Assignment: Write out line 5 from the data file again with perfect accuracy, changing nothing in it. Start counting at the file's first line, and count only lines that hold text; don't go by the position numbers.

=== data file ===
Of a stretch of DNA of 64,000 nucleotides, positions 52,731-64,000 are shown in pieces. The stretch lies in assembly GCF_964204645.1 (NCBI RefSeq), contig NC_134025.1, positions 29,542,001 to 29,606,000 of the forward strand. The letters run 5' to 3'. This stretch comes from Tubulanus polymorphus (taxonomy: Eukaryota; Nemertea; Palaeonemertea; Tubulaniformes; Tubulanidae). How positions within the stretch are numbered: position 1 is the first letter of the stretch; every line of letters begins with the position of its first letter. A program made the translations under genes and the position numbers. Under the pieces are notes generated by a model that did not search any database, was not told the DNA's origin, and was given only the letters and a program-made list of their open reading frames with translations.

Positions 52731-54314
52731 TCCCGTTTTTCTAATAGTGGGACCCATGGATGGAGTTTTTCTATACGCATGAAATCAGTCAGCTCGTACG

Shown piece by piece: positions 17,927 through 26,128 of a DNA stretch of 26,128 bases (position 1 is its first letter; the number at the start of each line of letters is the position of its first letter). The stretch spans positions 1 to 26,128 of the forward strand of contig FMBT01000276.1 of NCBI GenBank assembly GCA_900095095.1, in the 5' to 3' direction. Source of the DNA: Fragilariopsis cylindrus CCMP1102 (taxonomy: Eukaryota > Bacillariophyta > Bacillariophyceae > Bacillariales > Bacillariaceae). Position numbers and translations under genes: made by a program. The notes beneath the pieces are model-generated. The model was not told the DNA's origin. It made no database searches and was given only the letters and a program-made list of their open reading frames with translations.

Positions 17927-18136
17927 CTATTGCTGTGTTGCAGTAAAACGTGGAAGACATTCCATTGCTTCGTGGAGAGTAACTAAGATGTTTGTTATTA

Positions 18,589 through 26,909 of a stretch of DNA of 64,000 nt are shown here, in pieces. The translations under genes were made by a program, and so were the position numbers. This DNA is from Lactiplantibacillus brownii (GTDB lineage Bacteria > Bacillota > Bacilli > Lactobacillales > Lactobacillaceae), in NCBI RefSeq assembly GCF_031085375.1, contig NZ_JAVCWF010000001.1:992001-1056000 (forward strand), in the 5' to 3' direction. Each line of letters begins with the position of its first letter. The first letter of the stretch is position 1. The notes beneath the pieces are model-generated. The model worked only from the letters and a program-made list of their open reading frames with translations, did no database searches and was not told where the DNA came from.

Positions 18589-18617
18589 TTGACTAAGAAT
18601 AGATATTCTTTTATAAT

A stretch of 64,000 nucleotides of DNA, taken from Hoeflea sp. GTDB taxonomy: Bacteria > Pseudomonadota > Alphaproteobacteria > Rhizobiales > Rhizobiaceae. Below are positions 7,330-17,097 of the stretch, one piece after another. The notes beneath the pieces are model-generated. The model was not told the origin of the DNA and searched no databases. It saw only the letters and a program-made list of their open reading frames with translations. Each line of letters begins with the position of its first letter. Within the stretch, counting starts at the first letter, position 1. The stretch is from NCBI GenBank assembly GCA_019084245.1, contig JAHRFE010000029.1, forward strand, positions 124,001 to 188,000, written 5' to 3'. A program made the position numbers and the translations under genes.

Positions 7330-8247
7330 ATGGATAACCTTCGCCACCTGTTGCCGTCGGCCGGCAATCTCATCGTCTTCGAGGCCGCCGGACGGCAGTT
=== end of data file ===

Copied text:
Positions 17927-18136